She, my cousin, was it must be said, quite overwhelmed with the available space of the prairie, the relative emptiness of the roads, the sheer quantity of farmland, the mysterious stick-insect-machines that seemed to be so popular, the proliferation of pick-up trucks, the rather unappealing urban-planning represented to us as we drove, grain elevators, and Corner Gas (to which we inevitably introduced her).
And so the first day passed; the second (1,074kms to Peace River) was not notably different other than the irritating road works, punctuating the meditation, presented by Edmonton clearly trying to sharpen itself up. We turned north; the first real junction of the journey and a good opportunity to test the car’s steering mechanism, and slowly but surely, in the sort of progression that is only visible to those in a car, or perhaps a train, the landscape changed, and on the third day, (945kms - Peace River to Fort Providence) we passed the border into the Northwest Territories, and as we burst across the 60th parallel, so did the sunshine and our introduction to the north was complete as the park rangers immediately offered us a cup of coffee.
|The Sunny (and crowded) border|
Coffee is the fuel of the north; barely an hour goes by without someone “putting on another pot”, “topping one up”, “reaching for an empty cup” and bemoaning the black liquid’s viscosity. “A bit thick, this coffee” is a common refrain, but there it is, the primary food group of Canada’s territories.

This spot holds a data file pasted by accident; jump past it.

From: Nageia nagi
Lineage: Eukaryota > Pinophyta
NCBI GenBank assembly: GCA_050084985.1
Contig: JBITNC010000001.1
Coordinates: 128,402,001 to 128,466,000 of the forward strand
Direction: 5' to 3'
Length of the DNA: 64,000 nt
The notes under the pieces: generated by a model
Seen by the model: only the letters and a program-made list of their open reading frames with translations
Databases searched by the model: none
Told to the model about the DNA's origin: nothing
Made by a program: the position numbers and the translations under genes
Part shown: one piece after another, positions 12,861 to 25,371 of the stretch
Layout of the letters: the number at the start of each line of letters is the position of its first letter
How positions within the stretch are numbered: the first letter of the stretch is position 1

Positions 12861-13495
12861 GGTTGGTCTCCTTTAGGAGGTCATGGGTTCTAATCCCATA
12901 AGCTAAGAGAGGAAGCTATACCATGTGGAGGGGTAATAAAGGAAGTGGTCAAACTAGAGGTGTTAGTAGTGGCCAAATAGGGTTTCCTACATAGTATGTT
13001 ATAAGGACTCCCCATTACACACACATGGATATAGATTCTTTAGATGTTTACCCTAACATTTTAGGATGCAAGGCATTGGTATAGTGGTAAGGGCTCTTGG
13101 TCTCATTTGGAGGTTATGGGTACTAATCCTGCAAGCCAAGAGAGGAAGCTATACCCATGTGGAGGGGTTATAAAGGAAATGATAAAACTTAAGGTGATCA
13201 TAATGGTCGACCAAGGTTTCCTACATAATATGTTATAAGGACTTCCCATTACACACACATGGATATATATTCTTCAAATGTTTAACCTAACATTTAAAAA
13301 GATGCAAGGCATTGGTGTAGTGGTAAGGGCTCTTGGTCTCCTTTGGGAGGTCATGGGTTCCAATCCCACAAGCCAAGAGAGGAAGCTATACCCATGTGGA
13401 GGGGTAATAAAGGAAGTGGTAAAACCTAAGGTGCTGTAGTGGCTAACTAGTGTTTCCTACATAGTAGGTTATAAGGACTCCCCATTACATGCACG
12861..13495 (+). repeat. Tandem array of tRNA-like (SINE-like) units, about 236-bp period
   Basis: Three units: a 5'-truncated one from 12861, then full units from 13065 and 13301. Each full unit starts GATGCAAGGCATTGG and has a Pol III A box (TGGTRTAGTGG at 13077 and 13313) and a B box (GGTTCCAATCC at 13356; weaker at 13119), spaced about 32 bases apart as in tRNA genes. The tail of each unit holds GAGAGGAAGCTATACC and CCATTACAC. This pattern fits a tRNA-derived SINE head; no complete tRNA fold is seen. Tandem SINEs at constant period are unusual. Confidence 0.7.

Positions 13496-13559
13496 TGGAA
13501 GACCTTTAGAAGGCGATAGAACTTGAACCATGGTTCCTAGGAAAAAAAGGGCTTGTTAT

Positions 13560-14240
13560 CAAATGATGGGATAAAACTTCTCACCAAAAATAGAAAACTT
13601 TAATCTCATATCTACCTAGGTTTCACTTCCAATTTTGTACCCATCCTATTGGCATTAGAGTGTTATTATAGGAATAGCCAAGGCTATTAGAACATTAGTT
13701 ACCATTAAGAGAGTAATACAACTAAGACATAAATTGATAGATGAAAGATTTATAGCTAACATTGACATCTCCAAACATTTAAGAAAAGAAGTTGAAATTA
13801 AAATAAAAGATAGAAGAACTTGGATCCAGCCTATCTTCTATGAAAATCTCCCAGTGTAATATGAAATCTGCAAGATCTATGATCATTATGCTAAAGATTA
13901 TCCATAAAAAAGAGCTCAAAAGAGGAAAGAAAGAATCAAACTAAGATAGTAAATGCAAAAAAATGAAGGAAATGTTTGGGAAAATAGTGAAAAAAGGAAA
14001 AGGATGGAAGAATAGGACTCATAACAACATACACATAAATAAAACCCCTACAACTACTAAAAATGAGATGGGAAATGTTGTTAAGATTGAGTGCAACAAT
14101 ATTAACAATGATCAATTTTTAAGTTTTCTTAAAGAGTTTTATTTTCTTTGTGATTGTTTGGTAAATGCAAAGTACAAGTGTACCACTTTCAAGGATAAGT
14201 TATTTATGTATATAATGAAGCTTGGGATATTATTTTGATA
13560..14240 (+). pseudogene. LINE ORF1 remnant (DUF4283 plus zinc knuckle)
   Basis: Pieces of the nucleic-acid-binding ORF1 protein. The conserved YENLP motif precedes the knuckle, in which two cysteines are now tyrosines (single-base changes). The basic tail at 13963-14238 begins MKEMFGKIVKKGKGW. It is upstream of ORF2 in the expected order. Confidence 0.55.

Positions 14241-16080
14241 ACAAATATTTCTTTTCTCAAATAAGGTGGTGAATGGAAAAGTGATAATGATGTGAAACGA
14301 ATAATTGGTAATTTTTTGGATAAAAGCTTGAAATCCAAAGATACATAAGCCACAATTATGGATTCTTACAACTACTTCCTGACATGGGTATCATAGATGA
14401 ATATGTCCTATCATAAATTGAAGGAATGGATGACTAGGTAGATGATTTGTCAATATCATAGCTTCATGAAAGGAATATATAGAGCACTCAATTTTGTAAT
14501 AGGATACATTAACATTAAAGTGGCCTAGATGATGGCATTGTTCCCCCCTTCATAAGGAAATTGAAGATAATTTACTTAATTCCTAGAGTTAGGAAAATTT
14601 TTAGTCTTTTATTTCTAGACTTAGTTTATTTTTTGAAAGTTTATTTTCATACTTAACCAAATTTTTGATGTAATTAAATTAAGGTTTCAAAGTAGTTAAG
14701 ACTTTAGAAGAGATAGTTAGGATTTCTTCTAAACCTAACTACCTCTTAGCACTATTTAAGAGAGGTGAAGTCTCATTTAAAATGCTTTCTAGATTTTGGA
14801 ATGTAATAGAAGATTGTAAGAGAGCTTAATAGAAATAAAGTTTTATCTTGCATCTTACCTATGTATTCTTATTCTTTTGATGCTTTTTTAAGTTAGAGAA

Fort Providence, a community that lies along the Mighty Mackenzie, and until recently was where all land traffic in the summer had to cross by ferry, is compact, slightly buggy, friendly and a fine place to stay overnight before the final 350kms on to Yellowknife.
|The Mackenzie River at Fort Providence|
I am, as many well know, an immigrant from the United Kingdom; London is my Home Town and the transition from Britain to Canada interesting. There are, it seems two English people living in Fort Prov (as it is so charmingly diminutised); appearing in the community one day, and declaring that it offered all that was unavailable in Great Britain, they moved. I didn’t meet them, but would love to find out more. Perhaps it was the curious drinking requirements:
|The imposing regulations of Ft. Providence|
|The Last Leg into Yellowknife|
And so to Yellowknife, the buzzy, sunny, captivating capital of the Northwest Territories, formerly the North Western Territory (1859), then the North-West Territories (1871) and finally, in a moment of grammatical defiance, the hyphen was dropped in 1912 and the Northwest Territories became the territory that it is not today.
Having been split into two parts in 1999, the eastern Arctic became the Nunavut Territory, and presumably tired of the etymological disturbances of the past centuries, and being underwhelmed by the new names offered as an alternative (“Denedeh”, an Athabaskan word meaning “Our Land” was a strong contender, as was the choice to rename the territory “Bob” according to polls at the time), the title of The Northwest Territories stuck, and the NWT it remains.
A very fine place, and only 3,020 kms from my house in Winnipeg.